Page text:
The Comox Air Force Museum, located at CFB Comox on Vancouver Island, saw its CF-104 Starfighter trucked 250 km down the Island this week to the British Columbia Aviation Museum, located at the Victoria International Airport.
Designed by the Lockheed Corporation of the U.S. and built by Canadair as the CL-90, the CF-104 Starfighter served as Canada’s fighter aircraft contribution to NATO during the Cold War. Introduced in 1962, the supersonic jet was designed to carry U.S.-supplied nuclear weapons. In the early days, eight CF-104 squadrons were based in Europe before being reduced in 1967 to six, then in 1970 to three. The Starfighter remained in service until replaced by the CF-18 Hornet in the mid-1980s.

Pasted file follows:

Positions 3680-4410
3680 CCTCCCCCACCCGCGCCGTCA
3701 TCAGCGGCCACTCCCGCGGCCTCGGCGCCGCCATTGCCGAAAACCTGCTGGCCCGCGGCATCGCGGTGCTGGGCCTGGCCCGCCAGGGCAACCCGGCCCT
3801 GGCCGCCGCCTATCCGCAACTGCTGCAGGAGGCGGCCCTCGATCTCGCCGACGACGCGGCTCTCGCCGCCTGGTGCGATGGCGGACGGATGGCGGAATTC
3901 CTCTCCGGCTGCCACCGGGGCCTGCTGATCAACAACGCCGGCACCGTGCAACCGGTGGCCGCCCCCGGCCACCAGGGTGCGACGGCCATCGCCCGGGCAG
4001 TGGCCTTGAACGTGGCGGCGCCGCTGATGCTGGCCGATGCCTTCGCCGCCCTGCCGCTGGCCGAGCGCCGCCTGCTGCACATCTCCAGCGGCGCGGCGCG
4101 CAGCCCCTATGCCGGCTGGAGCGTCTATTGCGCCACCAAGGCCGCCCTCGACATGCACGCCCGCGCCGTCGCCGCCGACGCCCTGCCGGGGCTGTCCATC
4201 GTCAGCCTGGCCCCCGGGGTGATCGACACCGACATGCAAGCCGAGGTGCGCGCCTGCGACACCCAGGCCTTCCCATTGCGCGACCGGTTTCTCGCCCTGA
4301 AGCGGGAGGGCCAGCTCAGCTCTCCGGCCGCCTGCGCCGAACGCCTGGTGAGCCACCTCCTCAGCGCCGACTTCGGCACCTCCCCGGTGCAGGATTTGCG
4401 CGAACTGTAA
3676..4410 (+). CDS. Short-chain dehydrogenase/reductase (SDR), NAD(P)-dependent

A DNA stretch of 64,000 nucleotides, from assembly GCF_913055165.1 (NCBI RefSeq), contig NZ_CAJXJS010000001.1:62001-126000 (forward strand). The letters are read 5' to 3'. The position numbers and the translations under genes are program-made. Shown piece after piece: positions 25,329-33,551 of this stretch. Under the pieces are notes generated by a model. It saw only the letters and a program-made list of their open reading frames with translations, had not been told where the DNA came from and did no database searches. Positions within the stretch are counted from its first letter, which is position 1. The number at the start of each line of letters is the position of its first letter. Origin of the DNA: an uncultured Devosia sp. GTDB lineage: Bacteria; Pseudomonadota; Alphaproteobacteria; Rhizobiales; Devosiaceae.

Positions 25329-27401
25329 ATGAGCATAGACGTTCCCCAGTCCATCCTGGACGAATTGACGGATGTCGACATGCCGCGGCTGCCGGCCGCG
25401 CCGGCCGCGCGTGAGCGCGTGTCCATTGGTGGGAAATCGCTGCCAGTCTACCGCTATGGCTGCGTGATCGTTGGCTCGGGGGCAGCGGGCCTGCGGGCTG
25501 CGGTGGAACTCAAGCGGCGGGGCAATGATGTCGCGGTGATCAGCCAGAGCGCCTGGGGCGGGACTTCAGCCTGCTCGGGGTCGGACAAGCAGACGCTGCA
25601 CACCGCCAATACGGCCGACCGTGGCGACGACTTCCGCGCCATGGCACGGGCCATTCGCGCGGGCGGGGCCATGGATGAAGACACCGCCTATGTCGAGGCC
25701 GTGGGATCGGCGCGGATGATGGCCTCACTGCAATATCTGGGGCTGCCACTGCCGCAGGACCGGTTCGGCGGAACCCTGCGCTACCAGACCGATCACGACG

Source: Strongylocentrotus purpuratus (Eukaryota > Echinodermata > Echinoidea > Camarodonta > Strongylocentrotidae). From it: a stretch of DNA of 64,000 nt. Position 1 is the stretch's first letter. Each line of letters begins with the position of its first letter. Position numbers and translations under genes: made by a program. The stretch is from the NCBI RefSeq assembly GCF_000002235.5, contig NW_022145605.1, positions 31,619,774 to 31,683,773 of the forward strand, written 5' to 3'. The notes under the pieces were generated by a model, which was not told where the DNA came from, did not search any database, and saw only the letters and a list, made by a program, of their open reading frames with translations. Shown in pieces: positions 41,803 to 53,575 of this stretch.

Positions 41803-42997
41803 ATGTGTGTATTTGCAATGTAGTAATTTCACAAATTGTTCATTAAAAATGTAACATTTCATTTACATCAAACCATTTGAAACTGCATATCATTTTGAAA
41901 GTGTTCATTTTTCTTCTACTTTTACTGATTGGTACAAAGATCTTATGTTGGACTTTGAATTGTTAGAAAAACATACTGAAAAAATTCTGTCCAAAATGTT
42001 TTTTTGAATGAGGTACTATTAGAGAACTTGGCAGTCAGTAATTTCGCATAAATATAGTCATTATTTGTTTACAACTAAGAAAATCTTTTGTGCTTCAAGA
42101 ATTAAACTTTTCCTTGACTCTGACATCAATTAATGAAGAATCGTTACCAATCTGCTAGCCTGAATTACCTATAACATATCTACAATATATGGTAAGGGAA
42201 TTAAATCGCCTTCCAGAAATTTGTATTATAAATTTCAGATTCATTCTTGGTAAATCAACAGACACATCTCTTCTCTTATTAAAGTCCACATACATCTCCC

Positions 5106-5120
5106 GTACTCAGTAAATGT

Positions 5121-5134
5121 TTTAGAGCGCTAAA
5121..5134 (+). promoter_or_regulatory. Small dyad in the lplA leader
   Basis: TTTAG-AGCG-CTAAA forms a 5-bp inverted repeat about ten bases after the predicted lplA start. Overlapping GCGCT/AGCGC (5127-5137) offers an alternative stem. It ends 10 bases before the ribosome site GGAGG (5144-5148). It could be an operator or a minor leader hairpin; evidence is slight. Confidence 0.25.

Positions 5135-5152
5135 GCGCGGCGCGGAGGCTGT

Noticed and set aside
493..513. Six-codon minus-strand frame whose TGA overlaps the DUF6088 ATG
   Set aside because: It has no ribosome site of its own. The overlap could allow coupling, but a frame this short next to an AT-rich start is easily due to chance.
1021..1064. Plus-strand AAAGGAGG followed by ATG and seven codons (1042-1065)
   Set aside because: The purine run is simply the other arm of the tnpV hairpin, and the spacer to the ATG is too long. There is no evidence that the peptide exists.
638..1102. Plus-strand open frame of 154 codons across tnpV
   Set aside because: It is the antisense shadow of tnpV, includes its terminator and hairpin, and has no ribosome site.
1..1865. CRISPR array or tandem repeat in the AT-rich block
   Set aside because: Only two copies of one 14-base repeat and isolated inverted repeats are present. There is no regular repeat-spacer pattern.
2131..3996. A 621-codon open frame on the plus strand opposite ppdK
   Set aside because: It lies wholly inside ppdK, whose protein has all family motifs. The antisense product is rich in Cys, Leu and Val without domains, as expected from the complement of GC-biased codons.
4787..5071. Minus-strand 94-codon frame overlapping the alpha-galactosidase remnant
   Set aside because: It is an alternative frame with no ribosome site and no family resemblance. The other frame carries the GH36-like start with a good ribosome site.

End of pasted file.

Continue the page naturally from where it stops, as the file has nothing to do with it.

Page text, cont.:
The Starfighter holds records for the fastest aircraft ever built in Canada (1,146 mph / 996 kn) and the highest flying one (101,110 feet). The latter record was set in 1967 by Vancouver resident Robert ‘Bud’ White.
“It was an absolute hot rod,” said B.C. Aviation Museum president Steve Nichol in an interview with the Victoria Times-Colonist. “In terms of speed, very few could catch a Starfighter. I’ve never met a pilot who didn’t love it.”
The donated Starfighter was initially based at CFB Cold Lake until 1991, when it was transferred to Comox for display at the Air Force Museum.